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Mercury more of a menace in tuna sushi; 5 tips for what to do.

Recommendations for healthful eating encourage seafood at least twice a week for its stash of heart-healthy omega-3 fatty acids. Sushi has become an increasingly popular way to meet that goal.

Alarming New Data. Besides the inherent risk from eating raw fish, a new safety concern has arisen from a recent analysis commissioned by The New York Times. Researchers from Rutgers University found that among 20 stores and restaurants in Manhattan that serve sushi, five dished up tuna sushi with mercury levels so high that the Food and Drug Administration could legally have removed the fish from the market.

The larger a fish, the more mercury it accumulates in its flesh. Most of the restaurant tuna sampled was bluefin, a popular type of tuna for sushi. Bluefin tuna is a large predatory fish at the top of the marine food chain, so it's not entirely surprising that bluefin tested worse than other fish. But the extent of the contamination was eye-opening.

Mercury Menace. Mercury is an environmental contaminant that originates from man-made sources, such as coal-burning power plants and medical waste incinerators, and then enters local waterways and hence into the ocean, where it accumulates in fatty fish.

The metal is known to have detrimental health effects in children as well as adults. Once ingested, it accumulates in the body after repeated exposure (from regularly eating bluefin tuna sushi, for example) and can cause neurological problems as well as increase the risk of cardiovascular disease.

Big Apple Not Unique. While the findings from New York City were alarming, they were not the first. Similar tests in Chicago, Los Angeles and San Diego have also found tuna sushi to contain potentially dangerous levels of mercury.

A recent report from Oceana, an international environmental group, revealed similar high levels of mercury in sushi. In fact, the average mercury levels in tuna sushi were found to be higher than in king mackerel, one of three fish (along with shark and swordfish) that the Food and Drug Administration singles out as being the most contaminated by mercury and advises women of childbearing age and children to avoid completely. For the full Oceana report, log onto

A Sushi Quota? If you eat sushi regularly, take note of these sobering findings. Because no government agency routinely tests seafood for mercury, and the FDA has no specific data on bluefin tuna, it's buyer beware.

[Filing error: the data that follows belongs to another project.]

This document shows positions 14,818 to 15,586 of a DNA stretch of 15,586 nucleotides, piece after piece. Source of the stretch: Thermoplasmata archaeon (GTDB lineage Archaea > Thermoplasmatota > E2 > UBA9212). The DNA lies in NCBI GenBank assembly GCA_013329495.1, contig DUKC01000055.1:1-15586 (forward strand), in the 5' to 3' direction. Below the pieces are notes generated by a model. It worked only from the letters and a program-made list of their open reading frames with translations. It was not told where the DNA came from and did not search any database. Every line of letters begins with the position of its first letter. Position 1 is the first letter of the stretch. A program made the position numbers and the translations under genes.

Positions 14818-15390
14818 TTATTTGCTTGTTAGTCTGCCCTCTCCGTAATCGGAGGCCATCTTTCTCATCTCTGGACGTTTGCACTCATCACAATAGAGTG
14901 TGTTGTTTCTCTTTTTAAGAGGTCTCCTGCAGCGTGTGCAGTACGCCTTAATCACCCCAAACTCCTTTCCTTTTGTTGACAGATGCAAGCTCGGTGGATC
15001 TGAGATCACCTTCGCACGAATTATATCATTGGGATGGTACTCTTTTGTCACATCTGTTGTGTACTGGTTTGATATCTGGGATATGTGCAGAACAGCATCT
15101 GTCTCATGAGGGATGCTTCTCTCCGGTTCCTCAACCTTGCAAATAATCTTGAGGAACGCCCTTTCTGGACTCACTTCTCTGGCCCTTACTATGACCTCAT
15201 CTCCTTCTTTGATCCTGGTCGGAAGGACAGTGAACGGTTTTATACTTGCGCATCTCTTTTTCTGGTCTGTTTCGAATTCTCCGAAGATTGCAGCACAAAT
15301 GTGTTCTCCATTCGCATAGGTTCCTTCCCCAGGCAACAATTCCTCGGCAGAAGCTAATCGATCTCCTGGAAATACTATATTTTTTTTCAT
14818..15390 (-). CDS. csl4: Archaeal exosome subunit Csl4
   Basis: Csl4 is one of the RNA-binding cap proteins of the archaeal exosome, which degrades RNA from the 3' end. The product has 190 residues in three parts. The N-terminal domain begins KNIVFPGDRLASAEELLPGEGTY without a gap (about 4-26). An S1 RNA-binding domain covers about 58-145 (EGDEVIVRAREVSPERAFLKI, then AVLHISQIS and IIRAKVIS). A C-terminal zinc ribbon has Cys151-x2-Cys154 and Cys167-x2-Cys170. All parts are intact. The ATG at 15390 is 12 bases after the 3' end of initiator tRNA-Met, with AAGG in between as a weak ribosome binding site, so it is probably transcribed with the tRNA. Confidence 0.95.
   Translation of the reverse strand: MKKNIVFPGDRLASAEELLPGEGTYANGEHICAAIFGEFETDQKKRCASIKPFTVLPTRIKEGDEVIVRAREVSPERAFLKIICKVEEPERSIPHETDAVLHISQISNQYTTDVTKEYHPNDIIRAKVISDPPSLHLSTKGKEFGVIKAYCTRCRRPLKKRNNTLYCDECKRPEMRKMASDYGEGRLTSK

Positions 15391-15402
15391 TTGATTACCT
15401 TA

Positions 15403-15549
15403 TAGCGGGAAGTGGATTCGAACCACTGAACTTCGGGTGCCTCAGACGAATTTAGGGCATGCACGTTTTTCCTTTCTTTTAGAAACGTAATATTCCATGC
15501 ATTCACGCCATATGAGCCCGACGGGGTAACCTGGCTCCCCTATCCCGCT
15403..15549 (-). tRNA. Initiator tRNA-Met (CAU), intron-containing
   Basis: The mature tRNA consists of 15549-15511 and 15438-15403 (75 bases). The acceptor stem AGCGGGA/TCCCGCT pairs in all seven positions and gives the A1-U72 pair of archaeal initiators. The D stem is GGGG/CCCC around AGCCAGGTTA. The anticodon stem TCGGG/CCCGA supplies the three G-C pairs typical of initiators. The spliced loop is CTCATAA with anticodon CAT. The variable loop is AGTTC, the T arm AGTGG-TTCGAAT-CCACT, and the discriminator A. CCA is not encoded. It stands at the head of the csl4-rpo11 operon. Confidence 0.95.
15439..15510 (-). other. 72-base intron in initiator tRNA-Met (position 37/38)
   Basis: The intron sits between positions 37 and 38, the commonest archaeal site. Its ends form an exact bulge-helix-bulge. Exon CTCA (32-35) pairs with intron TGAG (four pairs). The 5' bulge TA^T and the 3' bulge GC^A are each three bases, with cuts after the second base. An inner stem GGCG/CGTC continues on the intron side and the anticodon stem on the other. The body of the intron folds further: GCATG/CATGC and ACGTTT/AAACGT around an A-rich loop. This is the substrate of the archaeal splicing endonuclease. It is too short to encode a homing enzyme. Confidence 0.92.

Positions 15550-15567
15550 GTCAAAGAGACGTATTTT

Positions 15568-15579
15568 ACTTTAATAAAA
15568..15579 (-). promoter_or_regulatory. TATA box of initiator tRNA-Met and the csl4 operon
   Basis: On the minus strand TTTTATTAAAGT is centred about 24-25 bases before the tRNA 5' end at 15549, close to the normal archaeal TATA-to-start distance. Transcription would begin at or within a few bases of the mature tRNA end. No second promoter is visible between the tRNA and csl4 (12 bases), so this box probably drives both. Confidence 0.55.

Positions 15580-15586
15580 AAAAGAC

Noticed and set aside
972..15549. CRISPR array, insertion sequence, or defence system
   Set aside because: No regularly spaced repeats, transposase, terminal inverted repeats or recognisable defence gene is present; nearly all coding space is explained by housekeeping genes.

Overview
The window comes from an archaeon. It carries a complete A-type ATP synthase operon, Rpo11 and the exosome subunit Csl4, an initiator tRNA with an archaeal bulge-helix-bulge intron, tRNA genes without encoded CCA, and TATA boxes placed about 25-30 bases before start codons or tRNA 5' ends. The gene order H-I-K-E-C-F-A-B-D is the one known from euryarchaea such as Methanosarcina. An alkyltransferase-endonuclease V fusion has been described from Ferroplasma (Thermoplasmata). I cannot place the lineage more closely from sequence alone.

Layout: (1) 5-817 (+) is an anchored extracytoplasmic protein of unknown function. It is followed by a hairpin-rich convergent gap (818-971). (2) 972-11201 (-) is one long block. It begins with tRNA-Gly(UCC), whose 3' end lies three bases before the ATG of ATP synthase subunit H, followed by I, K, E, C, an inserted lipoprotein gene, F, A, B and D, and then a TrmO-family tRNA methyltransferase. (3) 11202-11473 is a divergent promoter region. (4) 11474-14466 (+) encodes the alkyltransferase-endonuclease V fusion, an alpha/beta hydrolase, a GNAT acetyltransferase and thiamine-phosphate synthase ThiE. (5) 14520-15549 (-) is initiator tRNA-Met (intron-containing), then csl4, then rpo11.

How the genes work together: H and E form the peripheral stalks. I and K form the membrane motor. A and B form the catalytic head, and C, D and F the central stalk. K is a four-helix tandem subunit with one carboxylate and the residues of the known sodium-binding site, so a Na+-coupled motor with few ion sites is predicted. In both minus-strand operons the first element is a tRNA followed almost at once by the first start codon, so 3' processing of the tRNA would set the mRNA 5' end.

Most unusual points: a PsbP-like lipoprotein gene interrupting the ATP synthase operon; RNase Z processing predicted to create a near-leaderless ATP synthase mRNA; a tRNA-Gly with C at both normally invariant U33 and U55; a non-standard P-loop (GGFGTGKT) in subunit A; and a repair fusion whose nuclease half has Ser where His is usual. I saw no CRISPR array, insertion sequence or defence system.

The Good News. A study from Harvard's Center for Risk Assessment found the benefits of eating seafood outweigh the harm if you limit your intake of the riskiest choices. For what else you can do, see below.

EN's Safe Seafood Suggestions

* Don't make sushi a daily indulgence. While eating fish twice a week is good for your heart, don't eat sushi more often than that unless you know it's a safe source.

* Ask what kind of tuna is used to make sushi. Avoid bluefin and bigeye tuna (also sold as "ahi").

* Choose sushi sources that the National Resources Defense Council recommends as low in mercury: ika (squid), karel (flatfish), masu (trout), tako (octopus) and uni (sea urchin roe). For more, visit

* Opt to buy fresh tuna to cook rather than eating sushi. Oceana's analysis found the types of tuna used for sushi contain three times the mercury of fresh tuna sold as steaks or fillets.

* Consider switching to other seafood sources of omega-3s. Five of the most commonly eaten types of seafood that are low in mercury are canned light tuna, salmon, shrimp, pollack and catfish. (Though the latter three are lower in omega-3s than the first two, they're still good sources.)
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Title Annotation:Earth Day Special
Publication:Environmental Nutrition
Geographic Code:1USA
Date:Apr 1, 2008
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